"All men dream, but not equally. Those who dream by night in the dusty recesses of their minds, wake in the day to find that it was vanity: but the dreamers of the day are dangerous men, for they may act on their dreams with open eyes, to make them possible." ~ T. E. Lawrence
Have you ever had your imagination captured when you see a jungle road in the movies? Like when you see Indian Jones hacking through vines with a machete, making his way toward the Temple of Doom, or when the officers trudge through the steamy jungle on The Bridge on the River Kwai. Those kind of jungle roads.
In April of 2007, in Cambodia, I encountered such a road. My group was in the area serving in a humanitarian aid capacity for 3 weeks before moving on to Thailand. That particular day as we left our lodgings in the city of Campong Cham, we split into teams of 3 or 4 to visit some of the smaller outlying villages in the jungle. Our transportation of choice? Motos. Better known as underbones here in the U.S.
In Southeast Asia they have mastered the art of cramming people into vehicles, or onto them as the case may be. I’ve seen around 35 people squish into pickup trucks, and motos, I’ll never forget seeing a family of 7 squeezed on the seat. For us poor Americans who aren’t so good at cramming on tiny seats, we were only able to fit 3 of us plus the “moto taxi” driver.
The overtaxed, poor, 50 cc motor whined in protest as we headed out of the city limits of Campong Cham and within 5 minutes we were bumping along a dirt road through the jungle. We whirred past the Mehkong river on our left and on our right we would periodically pass bamboo houses on stilts. Palm trees spread their fronds overhead. Chickens would be pecking for bugs along the side of the road and in a rush of feathers and angry clucks would run for the grass as we putted past them. Mothers stooped over large basins with washboards, scrubbing their family’s clothing. Kids would point and holler at us and we would wave with big smiles as we bumped down the road. And I caught sight of temples nestled back into the jungle, standing stoic and darkly against the bright blue sky. We clung to each other for dear life with each rut in the road and the sweat was running down my back from the heat and humidity. Even the wind that breezed past us as we puttered along was hot.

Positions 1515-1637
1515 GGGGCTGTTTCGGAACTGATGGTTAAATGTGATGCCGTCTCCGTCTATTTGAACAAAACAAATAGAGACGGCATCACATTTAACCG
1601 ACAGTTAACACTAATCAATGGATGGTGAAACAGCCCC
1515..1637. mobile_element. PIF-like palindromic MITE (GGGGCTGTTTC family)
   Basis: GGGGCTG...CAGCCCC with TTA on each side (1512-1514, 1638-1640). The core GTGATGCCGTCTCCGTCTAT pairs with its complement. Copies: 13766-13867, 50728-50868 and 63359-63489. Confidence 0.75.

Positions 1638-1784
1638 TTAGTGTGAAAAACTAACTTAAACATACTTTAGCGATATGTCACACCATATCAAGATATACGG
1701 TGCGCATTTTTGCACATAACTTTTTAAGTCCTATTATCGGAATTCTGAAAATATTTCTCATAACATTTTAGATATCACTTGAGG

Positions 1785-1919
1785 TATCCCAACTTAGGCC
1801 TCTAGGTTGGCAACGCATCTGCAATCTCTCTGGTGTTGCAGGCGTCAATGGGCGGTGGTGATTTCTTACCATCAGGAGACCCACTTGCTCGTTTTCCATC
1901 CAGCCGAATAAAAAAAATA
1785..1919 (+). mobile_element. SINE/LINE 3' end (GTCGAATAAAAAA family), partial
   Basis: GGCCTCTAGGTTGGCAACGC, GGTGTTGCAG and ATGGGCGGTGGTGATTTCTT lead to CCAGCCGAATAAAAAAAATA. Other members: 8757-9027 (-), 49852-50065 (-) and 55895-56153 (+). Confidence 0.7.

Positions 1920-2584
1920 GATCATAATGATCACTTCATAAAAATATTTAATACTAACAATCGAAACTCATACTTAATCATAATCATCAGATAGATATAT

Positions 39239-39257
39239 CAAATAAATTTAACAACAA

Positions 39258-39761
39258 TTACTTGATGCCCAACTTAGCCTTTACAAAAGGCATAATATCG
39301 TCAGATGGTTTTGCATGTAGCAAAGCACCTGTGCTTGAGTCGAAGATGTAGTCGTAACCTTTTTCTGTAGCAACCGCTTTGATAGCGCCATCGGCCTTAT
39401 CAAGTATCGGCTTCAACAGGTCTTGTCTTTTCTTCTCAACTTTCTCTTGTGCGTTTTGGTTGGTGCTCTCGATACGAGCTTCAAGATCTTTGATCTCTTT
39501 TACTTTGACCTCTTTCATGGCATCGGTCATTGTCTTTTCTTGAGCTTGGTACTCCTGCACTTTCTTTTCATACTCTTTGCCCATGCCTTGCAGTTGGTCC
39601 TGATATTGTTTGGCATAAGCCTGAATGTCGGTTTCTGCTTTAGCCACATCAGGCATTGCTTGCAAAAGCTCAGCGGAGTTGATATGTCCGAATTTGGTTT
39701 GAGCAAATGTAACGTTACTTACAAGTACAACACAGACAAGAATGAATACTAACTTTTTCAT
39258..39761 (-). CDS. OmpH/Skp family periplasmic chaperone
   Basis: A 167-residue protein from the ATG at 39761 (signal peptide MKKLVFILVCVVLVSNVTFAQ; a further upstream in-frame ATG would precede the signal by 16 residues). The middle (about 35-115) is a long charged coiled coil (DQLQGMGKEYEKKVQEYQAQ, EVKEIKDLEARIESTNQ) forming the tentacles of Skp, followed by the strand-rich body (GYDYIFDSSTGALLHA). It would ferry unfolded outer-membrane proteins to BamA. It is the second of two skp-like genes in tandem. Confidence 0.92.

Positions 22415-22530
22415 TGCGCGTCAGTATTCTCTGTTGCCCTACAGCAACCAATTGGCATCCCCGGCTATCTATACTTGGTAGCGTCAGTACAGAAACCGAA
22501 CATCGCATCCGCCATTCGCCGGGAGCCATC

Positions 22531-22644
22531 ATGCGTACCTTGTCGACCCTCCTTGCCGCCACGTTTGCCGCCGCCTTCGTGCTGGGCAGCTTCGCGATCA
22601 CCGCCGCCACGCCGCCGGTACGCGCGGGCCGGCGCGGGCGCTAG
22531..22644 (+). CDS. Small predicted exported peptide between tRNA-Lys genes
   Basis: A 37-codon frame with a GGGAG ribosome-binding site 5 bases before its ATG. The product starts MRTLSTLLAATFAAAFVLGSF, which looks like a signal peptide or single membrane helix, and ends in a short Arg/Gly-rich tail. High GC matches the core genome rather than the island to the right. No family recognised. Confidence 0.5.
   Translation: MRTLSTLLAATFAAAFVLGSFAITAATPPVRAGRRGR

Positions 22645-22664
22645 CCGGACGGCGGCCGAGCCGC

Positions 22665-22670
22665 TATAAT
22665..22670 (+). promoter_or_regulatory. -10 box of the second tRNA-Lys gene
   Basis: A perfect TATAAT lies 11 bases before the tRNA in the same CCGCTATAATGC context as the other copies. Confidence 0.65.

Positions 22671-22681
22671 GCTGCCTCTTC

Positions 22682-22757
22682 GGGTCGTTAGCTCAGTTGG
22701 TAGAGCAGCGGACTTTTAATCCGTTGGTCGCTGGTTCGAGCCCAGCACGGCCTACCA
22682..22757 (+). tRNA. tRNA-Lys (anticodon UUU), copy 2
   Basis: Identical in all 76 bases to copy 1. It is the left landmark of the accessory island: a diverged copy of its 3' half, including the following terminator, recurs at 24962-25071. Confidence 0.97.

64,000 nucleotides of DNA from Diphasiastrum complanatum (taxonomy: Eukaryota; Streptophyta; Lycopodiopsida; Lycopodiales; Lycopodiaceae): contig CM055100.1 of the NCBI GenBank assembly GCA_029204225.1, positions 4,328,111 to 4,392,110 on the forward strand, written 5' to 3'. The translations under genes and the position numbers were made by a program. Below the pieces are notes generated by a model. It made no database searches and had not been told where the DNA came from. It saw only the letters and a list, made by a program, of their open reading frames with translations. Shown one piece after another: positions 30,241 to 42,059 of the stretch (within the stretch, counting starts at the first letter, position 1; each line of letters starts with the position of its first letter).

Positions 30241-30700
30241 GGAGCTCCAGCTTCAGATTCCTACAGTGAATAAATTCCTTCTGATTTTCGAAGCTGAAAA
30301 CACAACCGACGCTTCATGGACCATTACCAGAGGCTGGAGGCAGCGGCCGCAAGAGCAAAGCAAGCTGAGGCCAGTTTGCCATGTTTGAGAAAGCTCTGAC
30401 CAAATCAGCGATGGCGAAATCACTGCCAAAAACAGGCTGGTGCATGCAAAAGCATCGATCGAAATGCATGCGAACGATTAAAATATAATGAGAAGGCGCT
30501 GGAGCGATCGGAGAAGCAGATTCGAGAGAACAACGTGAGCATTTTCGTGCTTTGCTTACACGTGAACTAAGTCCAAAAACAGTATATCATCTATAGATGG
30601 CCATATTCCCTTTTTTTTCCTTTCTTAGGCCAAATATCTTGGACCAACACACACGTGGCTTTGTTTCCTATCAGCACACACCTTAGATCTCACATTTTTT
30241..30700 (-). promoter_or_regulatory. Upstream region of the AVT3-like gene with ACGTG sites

And then there it was ahead. I think our driver hoped that it would move out of the road in time but it stood its ground as we drew closer. Finally it tried to cross the road but too little, too late. The lanky calf bawled in shock and irritation as the front tire of the moto nestled under its belly, between its fore and hind legs! We had been travelling at around 35 mph when we came across a small herd of cattle standing in the road and now that miserable 50 cc motor was undone by the addition of one extra body. The noise, the chaos, the smell of musty cow! Our momentum carried the calf on the front of the moto with us for about 25 feet before we all crashed into a heap on the dirt road.
The calf lurched up and walked away rather indignantly while the rest of us lay in dazed confusion, a tangle of arms, legs, and moto. And with only a few bumps and bruises, we remounted the moto and continued to putter down the jungle road to the village.